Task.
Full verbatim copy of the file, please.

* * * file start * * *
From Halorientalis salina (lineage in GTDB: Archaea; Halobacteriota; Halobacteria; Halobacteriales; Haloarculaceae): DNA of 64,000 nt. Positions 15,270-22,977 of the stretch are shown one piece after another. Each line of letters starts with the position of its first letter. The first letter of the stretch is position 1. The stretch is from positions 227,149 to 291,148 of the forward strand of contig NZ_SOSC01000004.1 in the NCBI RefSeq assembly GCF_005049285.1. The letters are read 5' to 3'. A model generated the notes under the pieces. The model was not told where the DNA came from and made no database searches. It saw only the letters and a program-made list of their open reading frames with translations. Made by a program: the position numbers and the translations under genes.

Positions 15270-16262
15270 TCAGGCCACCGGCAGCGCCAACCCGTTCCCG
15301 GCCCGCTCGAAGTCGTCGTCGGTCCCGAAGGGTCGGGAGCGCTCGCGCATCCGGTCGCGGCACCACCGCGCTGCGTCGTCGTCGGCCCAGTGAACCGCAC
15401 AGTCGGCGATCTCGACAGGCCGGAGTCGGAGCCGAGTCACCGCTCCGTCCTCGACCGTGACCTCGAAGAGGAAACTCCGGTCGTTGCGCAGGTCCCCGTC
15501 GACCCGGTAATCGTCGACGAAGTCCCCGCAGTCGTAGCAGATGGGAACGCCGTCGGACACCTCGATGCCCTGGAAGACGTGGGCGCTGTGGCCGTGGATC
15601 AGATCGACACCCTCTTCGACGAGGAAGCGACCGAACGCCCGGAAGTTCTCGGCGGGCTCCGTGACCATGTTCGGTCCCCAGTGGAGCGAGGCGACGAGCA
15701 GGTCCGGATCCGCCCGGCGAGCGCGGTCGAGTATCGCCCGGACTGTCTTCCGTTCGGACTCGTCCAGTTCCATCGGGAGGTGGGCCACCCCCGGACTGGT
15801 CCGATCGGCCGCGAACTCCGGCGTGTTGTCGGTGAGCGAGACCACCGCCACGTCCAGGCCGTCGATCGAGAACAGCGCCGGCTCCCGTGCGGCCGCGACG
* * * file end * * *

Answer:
From Halorientalis salina (lineage in GTDB: Archaea; Halobacteriota; Halobacteria; Halobacteriales; Haloarculaceae): DNA of 64,000 nt. Positions 15,270-22,977 of the stretch are shown one piece after another. Each line of letters starts with the position of its first letter. The first letter of the stretch is position 1. The stretch is from positions 227,149 to 291,148 of the forward strand of contig NZ_SOSC01000004.1 in the NCBI RefSeq assembly GCF_005049285.1. The letters are read 5' to 3'. A model generated the notes under the pieces. The model was not told where the DNA came from and made no database searches. It saw only the letters and a program-made list of their open reading frames with translations. Made by a program: the position numbers and the translations under genes.

Positions 15270-16262
15270 TCAGGCCACCGGCAGCGCCAACCCGTTCCCG
15301 GCCCGCTCGAAGTCGTCGTCGGTCCCGAAGGGTCGGGAGCGCTCGCGCATCCGGTCGCGGCACCACCGCGCTGCGTCGTCGTCGGCCCAGTGAACCGCAC
15401 AGTCGGCGATCTCGACAGGCCGGAGTCGGAGCCGAGTCACCGCTCCGTCCTCGACCGTGACCTCGAAGAGGAAACTCCGGTCGTTGCGCAGGTCCCCGTC
15501 GACCCGGTAATCGTCGACGAAGTCCCCGCAGTCGTAGCAGATGGGAACGCCGTCGGACACCTCGATGCCCTGGAAGACGTGGGCGCTGTGGCCGTGGATC
15601 AGATCGACACCCTCTTCGACGAGGAAGCGACCGAACGCCCGGAAGTTCTCGGCGGGCTCCGTGACCATGTTCGGTCCCCAGTGGAGCGAGGCGACGAGCA
15701 GGTCCGGATCCGCCCGGCGAGCGCGGTCGAGTATCGCCCGGACTGTCTTCCGTTCGGACTCGTCCAGTTCCATCGGGAGGTGGGCCACCCCCGGACTGGT
15801 CCGATCGGCCGCGAACTCCGGCGTGTTGTCGGTGAGCGAGACCACCGCCACGTCCAGGCCGTCGATCGAGAACAGCGCCGGCTCCCGTGCGGCCGCGACG